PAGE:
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Cathy Buyarski and Frank Ross, Indiana University-Purdue University Indianapolis

Academic advisors are often positioned to address the holistic needs of students. As such, their role in promoting student success is key. However, in order to be most effective, the role of the advisor must be purposeful and intrusive. Advisors at University College, Indiana University-Purdue University Indianapolis (IUPUI), work in collaboration with other campus partners to provide a comprehensive set of programmatic activities that provide on-going support and interventions through the first semester of enrollment. Additionally, intensive advisor interaction with students allows for the continuous development of an inclusive profile of each student that promotes on-going advising that meets each students individual needs.

Program components include:

  • Advisors complete a pre-advising assessment for each student they will advise during the New Student Orientation program. This 'worksheet' allows the advisor to review and summarize information on each student including their application for admission, high school or transfer transcript, placement test scores, and an entering student survey that provides demographic, attitudinize, and behavioral information on the student.
  • During the New Student Orientation program new students participate in an advisor led group information session on their particular major and meet individually with an academic advisor specializing in their major field of study.
  • All students enroll in a Learning Community during their first semester of study. Part of their learning community experience is a first-year seminar course that is taught by an instructional team comprised of a faculty member, academic advisor, librarian, and student mentor.
  • As part of the Learning Community program, advisors administer the Study Behavior Inventory that assesses students' actual study behaviors (as opposed to study skills). Results of the inventory are discussed with each student in an individual session with the advisor.
  • Students enrolled in Learning Communities are given priority in making appointments to discuss their goals, progress, and academic plan with an advisor.
    Each advisor conducts in-class registration during a session of the learning community; students are not left on their own to register so they can't decide to not enroll for the next semester without talking to an advisor.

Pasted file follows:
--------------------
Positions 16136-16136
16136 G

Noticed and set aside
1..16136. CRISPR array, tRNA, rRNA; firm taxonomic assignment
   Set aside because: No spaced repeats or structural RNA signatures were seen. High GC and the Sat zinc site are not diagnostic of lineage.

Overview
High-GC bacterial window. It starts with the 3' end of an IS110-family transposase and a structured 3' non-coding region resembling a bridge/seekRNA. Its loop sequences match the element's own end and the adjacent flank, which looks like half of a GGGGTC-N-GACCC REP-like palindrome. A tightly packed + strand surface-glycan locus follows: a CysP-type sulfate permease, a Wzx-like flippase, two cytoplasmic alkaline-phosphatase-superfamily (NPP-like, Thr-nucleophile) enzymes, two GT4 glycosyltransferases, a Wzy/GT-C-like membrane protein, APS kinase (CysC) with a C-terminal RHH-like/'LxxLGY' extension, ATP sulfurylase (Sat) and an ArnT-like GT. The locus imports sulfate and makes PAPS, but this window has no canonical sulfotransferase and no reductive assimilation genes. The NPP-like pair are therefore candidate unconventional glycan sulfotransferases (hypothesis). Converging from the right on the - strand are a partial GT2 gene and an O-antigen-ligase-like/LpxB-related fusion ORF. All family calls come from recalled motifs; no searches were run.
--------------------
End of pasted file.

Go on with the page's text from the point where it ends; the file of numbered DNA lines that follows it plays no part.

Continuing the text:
• An early warning program has faculty report on students who are having difficulty in their courses after the first four weeks of the semester; advisors are notified of students in their learning community who received an early warning notice.
Because this program is based on meeting the individual needs of students, it is highly applicable to any institution. In fact, many institutions have implemented portions of this intrusive first-semester advising system. The uniqueness, and ultimately the success, of this program rests in the collaborative approach to the first semester experience. Adaptation of the total program will be enhanced by efforts to build relationships with academic and administrative units serving first-year students.

For more information on this program, contact the authors or plan to attend the pre-conference workshop on this program being offered at the national conference in Salt Lake City. This program was awarded a 2001 NACADA Outstanding Institutional Program Award.

Cathy Buyarski
Director of Advising
Indiana University-Purdue University Indianapolis
CBUYARSK@IUPUI.EDU

Frank Ross
Coordinator of Academic Success Programs
Indiana University-Purdue University Indianapolis
FRROSS@IUPUI.EDU

Cite this article using APA style as: Buyarski, C. & Ross, F. (2002, June). Advising collaborations: The key to student success. Academic Advising Today, 25(2). Retrieved from [insert url here]

Posted in: 2002 June 25:2

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Academic Advising Today, a NACADA member benefit, is published four times annually by NACADA: The Global Community for Academic Advising. NACADA holds exclusive copyright for all Academic Advising Today articles and features. For complete copyright and fair use information, including terms for reproducing material and permissions requests, see Publication Guidelines.

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